For the definitive confirmation that the Fed is and has always been very open to, at least philosophically, pushing the market higher no matter what the cost (if not in practice - they would never do that, oh no, Liberty 33 would never stoop so low), is this quote from former Fed chairman Alan Greenspan who was on Meet The Press earlier, where he said the following stunner: "if the stock market continues higher it will do more to stimulate the economy than any other measure we have discussed here." In other words, the Fed's dual mandate of maximizing employment and promoting a stable inflation rate have been brushed aside, and the one and only prerogative for Chairman Ben currently, and for the short and long-term future, is to keep the Dow Jones (because nobody in the administration, even the Fed, has heard about the S&P yet), above 10,000. Yet Greenspan, who now apparently is off the reservation concludes with this stunner: "There is no doubt that the federal funds rate can be fixed at what the Fed wants it to be but which the government has no control over is long-term interest rates and long-term interest rates are what make the economy move. And if this budget problem eventually merges to the point where it begins to become very toxic, it will be reflected in rising long-term interest rates, rising mortgage rates, lower housing. At the moment there is no sign of that because the financial system is broke and you can not have inflation if the financial system is not working." In other words, we will be in deflation until the broke financial system becomes unbroke... and then we will have hyperinflation.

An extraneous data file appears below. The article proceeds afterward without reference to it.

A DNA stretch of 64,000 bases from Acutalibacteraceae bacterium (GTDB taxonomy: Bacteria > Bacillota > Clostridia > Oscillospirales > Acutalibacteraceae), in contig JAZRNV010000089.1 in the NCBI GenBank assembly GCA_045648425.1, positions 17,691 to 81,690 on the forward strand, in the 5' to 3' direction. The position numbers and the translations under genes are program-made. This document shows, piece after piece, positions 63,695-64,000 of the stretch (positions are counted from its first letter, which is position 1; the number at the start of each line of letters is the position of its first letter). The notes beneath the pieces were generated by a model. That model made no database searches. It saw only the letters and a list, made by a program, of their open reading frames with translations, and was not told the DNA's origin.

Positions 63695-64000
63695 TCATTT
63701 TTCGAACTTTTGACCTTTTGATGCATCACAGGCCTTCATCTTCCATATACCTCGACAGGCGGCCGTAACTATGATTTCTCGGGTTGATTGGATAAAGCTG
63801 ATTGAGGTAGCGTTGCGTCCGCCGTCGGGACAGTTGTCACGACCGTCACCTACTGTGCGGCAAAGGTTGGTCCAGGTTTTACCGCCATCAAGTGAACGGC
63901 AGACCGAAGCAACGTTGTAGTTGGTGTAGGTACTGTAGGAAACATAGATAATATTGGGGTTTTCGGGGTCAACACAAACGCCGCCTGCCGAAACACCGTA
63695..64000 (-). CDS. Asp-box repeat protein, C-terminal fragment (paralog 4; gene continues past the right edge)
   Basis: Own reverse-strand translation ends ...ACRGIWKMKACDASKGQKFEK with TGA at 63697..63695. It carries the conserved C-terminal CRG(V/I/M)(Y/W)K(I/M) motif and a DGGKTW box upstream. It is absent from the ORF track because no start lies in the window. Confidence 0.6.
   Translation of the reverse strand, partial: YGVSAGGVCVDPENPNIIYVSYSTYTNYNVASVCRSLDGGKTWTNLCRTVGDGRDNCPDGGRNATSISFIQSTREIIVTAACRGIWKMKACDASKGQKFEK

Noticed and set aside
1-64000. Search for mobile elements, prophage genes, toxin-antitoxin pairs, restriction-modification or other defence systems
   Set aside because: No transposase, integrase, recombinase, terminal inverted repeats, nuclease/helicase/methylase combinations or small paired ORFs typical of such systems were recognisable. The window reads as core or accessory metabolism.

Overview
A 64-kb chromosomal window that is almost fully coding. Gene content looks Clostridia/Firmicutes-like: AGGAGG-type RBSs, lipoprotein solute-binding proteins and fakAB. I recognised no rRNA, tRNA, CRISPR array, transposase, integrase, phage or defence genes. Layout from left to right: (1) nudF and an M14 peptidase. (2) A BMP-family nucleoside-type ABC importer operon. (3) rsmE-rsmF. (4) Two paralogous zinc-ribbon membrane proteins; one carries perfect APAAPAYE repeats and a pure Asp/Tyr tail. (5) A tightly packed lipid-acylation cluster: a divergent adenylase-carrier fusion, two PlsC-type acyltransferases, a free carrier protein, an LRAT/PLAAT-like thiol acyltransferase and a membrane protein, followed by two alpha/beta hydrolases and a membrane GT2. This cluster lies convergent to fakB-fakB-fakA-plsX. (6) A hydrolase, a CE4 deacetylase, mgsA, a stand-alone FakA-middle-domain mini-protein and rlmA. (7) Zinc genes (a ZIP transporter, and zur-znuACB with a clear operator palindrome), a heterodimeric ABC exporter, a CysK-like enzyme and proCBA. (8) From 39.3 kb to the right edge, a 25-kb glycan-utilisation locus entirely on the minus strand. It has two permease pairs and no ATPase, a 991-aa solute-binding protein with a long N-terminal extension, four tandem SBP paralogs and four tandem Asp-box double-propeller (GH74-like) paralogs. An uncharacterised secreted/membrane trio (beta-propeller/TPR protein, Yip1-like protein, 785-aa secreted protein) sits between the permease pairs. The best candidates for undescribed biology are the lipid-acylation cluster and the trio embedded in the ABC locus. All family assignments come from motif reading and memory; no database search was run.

Well, ladies and gentlemen, Q.E.D.